Saturday, April 30, 2011

What's in a Hat?

The Royal Wedding was, more than a fairy-tale story, a virtual hat parade with some of the most exotic and ridiculous hats around.
Even the Mad Hatter would be in shock if he saw the hat display.
So why not use this festive occasion to learn some hat expressions?

1. Have you ever gone hat in hand to ask for donations for a charity or an NGO?

2. Do you find it easy to keep things under your hat or do you share secrets with people?

3. British people say “My hat!” to show surprise or shock at something. What do you say in the same situation?

4. When you play games like Secret Santa, do you pull names out of a hat or do you match people according to their personalities?

5. Who do you take your hat off to or tip your hat off to? What have they done to deserve your admiration or respect?

6. President Barack Obama has thrown his hat into the ring for the 2012 presidential elections. Do you think he has chance at being re-elected next year?

7. If your best friend asked you a favor, would you do it at the drop of a hat, without hesitation?

8. Do you pass the hat round when you have to buy something for your a friend who is getting married or is going to have a baby?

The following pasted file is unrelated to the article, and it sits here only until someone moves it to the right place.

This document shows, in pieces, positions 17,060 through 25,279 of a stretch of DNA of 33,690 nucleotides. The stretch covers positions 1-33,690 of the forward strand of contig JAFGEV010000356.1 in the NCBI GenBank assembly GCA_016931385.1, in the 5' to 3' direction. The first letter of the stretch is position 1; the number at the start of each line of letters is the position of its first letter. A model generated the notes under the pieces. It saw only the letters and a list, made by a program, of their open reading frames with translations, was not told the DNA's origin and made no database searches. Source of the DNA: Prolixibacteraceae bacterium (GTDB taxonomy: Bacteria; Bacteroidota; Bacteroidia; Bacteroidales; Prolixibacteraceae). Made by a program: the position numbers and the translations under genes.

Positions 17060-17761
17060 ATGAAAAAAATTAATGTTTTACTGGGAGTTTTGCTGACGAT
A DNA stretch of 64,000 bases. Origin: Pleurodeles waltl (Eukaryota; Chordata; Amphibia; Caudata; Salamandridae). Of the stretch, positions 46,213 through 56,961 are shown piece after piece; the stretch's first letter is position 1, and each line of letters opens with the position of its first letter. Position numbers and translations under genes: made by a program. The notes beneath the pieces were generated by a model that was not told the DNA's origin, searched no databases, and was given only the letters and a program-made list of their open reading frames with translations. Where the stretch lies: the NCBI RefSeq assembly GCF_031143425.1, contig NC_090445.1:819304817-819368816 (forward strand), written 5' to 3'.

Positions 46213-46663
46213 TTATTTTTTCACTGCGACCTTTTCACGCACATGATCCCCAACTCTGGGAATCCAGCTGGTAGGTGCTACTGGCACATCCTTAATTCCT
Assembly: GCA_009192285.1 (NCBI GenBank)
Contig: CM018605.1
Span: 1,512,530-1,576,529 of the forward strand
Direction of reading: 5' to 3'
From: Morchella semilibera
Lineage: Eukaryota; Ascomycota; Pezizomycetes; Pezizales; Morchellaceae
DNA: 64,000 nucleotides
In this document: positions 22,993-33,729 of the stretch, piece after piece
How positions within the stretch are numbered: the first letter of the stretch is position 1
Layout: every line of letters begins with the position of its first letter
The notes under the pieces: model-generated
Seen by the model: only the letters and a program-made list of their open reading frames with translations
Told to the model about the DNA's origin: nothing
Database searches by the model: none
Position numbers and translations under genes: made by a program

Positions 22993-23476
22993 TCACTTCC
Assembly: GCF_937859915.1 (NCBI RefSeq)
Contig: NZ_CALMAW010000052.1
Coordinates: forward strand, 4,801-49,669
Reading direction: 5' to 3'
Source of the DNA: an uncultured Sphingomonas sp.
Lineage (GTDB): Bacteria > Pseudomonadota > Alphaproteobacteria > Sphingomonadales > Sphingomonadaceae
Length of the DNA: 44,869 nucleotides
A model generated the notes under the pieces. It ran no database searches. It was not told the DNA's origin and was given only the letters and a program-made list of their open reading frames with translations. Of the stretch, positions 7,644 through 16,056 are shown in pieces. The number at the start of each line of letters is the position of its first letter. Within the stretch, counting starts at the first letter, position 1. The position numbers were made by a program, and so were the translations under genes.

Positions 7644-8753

9. Are you able to pull a rabbit out of a hat, to produce a quick solution to a problem? Do you anyone who can?

10. Which is worse – talking through your hat or staying quiet when people are talking about a situation you are not familiar with?

Is there anything that got your attention during Prince William and Kate Middleton's big day?

1 comment:

Angela said...

Great post, Stephan!
I haven´t realized that there are so many expressions with the word "hat".
Here goes another one:

wear a different hat or two hats; wear more than one hat.

Which means: Function in a different or more than one capacity or position, as in:

I'm wearing another hat today; yesterday I was a housewife, today I'm an attorney,
I wear two hats : Are you asking me as a member of the city council or as a storeowner?
This metaphoric expression alludes to headgear worn for different occupations